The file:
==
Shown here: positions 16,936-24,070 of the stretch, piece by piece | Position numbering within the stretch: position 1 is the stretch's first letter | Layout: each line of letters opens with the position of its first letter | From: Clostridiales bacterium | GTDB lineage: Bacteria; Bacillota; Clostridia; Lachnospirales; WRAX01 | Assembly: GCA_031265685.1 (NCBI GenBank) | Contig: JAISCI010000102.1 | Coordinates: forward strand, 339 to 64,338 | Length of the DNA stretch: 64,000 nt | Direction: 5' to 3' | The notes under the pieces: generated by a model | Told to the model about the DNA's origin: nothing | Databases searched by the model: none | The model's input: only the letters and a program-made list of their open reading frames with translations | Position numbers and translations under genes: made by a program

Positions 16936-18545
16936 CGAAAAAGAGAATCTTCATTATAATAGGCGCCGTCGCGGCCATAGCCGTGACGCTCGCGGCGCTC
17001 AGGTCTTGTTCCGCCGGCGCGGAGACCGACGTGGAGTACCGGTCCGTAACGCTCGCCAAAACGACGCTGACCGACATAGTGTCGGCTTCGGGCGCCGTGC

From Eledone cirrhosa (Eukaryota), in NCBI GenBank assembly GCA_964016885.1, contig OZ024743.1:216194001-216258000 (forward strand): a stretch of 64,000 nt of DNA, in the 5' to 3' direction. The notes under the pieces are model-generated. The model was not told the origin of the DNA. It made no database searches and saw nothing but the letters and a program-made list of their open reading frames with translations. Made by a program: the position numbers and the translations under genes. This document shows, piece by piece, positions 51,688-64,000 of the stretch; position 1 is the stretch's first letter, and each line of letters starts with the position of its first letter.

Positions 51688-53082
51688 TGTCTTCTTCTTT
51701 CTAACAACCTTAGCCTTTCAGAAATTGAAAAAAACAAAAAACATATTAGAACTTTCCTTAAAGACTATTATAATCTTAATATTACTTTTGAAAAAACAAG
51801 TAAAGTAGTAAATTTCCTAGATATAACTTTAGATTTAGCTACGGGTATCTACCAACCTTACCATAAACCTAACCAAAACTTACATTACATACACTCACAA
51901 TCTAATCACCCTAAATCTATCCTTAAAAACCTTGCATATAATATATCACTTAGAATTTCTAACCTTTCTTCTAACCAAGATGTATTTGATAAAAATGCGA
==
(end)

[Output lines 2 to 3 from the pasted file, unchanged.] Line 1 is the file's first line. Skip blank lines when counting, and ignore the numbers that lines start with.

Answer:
Positions 16936-18545
16936 CGAAAAAGAGAATCTTCATTATAATAGGCGCCGTCGCGGCCATAGCCGTGACGCTCGCGGCGCTC